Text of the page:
• Products that contain plastics and other materials that cannot be collected and recycled are designed to biodegrade completely without harmful materials as a last resort.
  • Large-scale global clean-up efforts remove plastic and other waste that has found its way into the environment.

PEOPLE EMBRACE CIRCULAR, REGENERATIVE
AND SOCIALLY RESPONSIBLE CONSUMPTION

  • Society reassesses its relationship with consumption. Responsible consumption and return behaviors are increasingly valued and rewarded through policy-driven incentives and pricing models.
  • Consumer behavior shifts towards circular models of consumption as awareness grows of increasing resource scarcity and the environmental impacts of waste. Consumers come to value access more than ownership, and increasingly accept second-hand products.
  • Business plays a significant role in educating and driving consumer appetite for circular economy products and responsible consumption patterns.
  • Relevant information about the provenance and sustainability performance of products informs more sustainable purchasing decisions.
  • Business continually explores innovative sustainable packaging solutions.

TECHNOLOGY ADVANCES ARE DEPLOYED RESPONSIBLY AND DRIVE IMPROVED EFFICIENCY
AND TRANSPARENCY ACROSS THE VALUE CHAIN

  • Advances in robotics, artificial intelligence, and machine learning drive economic and resource efficiency gains and create value at each stage of the manufacturing process.
  • Technological advances make recycling, repair, remanufacturing, and collection processes safer and more automated, leading to more efficient recycling yields.
  • Technology supports enhanced transparency and accountability around the environmental and social impacts of products throughout supply chains and life cycles.

ACTION AREAS

FOR BUSINESS

2021-2030

01

Develop new business models to ensure product life cycles are extended for as long as possible, prioritizing maintenance and refurbishment where appropriate.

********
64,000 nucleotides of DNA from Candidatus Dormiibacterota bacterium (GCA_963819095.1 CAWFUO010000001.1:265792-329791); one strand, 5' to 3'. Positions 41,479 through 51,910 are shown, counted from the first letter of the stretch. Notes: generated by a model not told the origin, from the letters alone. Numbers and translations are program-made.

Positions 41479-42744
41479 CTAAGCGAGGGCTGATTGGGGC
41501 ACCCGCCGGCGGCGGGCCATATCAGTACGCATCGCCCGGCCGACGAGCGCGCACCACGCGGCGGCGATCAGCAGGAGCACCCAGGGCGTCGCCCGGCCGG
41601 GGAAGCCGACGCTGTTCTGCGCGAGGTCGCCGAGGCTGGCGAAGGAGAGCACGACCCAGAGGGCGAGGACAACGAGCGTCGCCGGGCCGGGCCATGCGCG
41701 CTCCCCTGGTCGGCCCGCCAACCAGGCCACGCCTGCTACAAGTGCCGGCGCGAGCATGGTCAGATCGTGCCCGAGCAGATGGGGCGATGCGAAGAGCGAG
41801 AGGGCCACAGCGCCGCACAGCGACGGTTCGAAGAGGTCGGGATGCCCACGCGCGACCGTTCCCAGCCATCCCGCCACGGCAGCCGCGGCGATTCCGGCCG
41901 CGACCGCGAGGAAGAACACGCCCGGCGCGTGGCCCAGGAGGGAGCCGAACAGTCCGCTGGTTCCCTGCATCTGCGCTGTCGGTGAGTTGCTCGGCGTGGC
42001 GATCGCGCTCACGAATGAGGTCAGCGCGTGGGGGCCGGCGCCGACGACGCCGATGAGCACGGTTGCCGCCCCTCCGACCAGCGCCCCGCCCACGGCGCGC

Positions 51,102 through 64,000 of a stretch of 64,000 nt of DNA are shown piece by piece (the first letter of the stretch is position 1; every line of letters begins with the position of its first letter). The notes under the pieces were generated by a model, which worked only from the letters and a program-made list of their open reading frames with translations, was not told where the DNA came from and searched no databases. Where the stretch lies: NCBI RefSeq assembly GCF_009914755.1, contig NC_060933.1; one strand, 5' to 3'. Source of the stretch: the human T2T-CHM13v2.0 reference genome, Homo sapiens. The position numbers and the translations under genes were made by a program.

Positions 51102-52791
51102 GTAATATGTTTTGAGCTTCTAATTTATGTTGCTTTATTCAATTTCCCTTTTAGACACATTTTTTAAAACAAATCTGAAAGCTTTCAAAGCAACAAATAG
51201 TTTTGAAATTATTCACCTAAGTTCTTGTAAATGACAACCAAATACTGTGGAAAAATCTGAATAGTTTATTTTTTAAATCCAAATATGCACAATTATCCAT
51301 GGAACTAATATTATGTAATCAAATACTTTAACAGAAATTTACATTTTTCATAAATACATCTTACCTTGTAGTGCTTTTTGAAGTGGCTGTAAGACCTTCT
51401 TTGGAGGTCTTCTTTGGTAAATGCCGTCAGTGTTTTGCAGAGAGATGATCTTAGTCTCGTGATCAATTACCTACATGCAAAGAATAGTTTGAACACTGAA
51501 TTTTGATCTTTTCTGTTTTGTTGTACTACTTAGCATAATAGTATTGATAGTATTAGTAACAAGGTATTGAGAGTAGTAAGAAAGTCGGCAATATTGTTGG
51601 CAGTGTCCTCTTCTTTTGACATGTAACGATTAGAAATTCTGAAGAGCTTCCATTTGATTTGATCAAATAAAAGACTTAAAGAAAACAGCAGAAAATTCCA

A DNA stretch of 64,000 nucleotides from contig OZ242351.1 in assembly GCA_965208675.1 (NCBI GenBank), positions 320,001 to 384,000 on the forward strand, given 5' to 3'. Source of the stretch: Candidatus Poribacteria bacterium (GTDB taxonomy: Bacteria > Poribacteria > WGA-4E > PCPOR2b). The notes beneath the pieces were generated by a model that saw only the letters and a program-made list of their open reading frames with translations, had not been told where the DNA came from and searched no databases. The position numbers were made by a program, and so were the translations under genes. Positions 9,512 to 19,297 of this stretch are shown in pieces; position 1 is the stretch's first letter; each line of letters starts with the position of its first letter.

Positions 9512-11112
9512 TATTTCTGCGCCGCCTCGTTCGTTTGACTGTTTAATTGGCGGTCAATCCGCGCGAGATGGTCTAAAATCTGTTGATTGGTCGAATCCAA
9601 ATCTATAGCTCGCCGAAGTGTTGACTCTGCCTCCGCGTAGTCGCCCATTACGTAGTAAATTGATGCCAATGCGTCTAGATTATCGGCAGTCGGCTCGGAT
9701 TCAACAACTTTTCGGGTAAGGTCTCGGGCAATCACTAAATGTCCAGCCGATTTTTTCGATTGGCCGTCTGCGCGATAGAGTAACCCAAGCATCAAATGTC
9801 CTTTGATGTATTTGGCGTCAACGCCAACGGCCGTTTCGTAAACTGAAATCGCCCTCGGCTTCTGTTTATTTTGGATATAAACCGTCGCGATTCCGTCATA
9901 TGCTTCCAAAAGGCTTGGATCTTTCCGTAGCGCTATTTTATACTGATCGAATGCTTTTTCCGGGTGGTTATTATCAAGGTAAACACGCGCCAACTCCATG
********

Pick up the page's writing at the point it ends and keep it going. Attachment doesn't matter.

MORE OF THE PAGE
02

Integrate circularity and next-life use into all aspects of business strategy from product design to go-to-market, after-sales service and end-of-life collection. Map and identify value chain gaps in capabilities related to closing circular loops, and work to address them internally and together with partners.

03

Invest in the innovation and adoption of sustainable and circular biological products that store carbon and substitute non-renewable and fossil-based materials, while also setting ambitious, science-informed, goals that contribute to nature recovery.

04

Account for the true value of products and materials by factoring in natural, social and human capital costs. Update accounting principles to encourage longer life.

05

Establish consensus on and uptake of a common set of definitions and metrics to enhance decision-making, collaboration, and disclosure of circular performance and linear risk.

06

Employ a people-centric approach to innovation, investing in the continual upskilling, reskilling and empowerment of workers in the face of emerging business models and new technologies.

07

Engage in positive advocacy with policymakers to create a playing field that ultimately favors secondary materials.

08

Develop and improve internal policies and systems for human rights due diligence as set out by the UN Guiding Principles on Business and Human Rights and ensure human rights are respected across all global value chains.

09

Drive collaborative efforts that cut across value chains to invest in improved local capacity and infrastructure for the collection and processing of materials necessary to support circular business models, particularly in developing countries.

10

Collaborate on campaigns to drive global consumer behavior change, targeting enhanced acceptance and preference for durability and serviceability as well as refurbished and recycled products while also making recycling as easy and convenient as possible.

Most Relevant SDGS

OTHER TRANSFORMATION PATHWAYS

Explore the other critical action areas that will drive a shift towards a sustainable future